It is also cringe worthy that the Malaysian Bar president does not believe that others, in particular non-members of the Bar, should be allowed to demand scrutiny of the Bar Council election process. This is akin to our Election Commission barring foreign observers from witnessing our general elections, as they are non-citizens. One can imagine the response were this to be the case in our general elections; surely Bersih 3.0 would go berserk!
The European Community regularly permits outside observes to witness its elections, why not the Bar Council in the case of fellow Malaysians? Do they feel above such scrutiny, simply because they are lawyers? The Council needs a competent auditor to conduct their elections, someone who is beyond any shadow of doubt, corruption, or random breakdown in the voting process. In fact, the Bar Council needs more than this, the whole electoral process must be reformed to ensure greater transparency.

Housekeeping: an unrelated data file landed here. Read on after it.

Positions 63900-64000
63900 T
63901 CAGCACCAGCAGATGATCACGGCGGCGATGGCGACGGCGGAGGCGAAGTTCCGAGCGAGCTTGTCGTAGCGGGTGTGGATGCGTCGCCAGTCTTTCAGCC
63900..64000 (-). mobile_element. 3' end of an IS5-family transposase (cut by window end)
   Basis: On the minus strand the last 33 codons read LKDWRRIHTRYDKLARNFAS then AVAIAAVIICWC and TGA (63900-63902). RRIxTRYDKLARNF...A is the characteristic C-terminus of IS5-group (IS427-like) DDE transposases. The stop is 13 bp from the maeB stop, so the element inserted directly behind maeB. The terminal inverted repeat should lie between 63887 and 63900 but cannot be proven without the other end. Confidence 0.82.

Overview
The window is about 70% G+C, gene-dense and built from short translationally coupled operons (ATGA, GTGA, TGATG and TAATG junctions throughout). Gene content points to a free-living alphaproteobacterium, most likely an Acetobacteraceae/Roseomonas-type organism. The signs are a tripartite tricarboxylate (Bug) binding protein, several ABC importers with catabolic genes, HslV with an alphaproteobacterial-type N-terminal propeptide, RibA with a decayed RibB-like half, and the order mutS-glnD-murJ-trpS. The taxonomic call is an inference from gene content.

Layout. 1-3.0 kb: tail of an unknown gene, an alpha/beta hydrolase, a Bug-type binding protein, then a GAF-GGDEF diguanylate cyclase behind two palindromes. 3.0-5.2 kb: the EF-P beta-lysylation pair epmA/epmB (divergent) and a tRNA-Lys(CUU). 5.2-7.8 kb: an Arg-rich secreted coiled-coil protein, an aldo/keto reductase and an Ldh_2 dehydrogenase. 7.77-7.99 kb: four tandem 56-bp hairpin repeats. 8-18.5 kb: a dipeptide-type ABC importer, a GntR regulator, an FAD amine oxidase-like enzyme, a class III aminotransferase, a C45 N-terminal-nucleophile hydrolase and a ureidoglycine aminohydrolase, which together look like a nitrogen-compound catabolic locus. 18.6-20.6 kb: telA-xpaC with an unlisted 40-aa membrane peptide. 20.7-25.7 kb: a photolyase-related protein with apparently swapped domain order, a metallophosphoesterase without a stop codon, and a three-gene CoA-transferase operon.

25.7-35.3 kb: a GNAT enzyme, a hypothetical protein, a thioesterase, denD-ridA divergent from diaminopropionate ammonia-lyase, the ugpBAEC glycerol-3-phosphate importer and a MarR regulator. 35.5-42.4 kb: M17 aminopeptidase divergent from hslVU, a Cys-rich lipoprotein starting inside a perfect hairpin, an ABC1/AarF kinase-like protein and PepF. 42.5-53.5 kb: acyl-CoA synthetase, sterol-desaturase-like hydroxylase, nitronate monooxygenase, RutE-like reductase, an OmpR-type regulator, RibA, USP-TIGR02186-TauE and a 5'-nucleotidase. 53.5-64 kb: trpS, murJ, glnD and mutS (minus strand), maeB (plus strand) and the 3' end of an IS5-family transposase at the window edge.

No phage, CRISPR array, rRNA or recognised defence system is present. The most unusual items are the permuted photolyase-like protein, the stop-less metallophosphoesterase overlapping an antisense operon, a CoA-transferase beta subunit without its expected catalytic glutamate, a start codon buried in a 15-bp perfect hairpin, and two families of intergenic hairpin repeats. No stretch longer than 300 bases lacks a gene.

If the Government, as represented by Nancy Shukri, will not see the need for this, then maybe it is time for concerned members of the Malaysian Bar as well as other segments of Malaysian society, organise a rally to pressure the Bar Council in respect thereof, much like Bersih had done in respect of the Election Commission. After all, Malaysia must move towards becoming a world class democracy and this must not only be reflected in elections to form a Government, but also all statutory bodies, such as the Malaysian Bar, must it not?
* Azril Mohd Amin is a lawyer and Executive Director of Center for Human Rights Research and Advocacy (CENTHRA), while Faidhur Rahman Abdul Hadi is a lawyer and an activist member of Concerned Lawyers for Justice (CLJ).
** First appeared in The Malay Mail Online, 17th December 2014.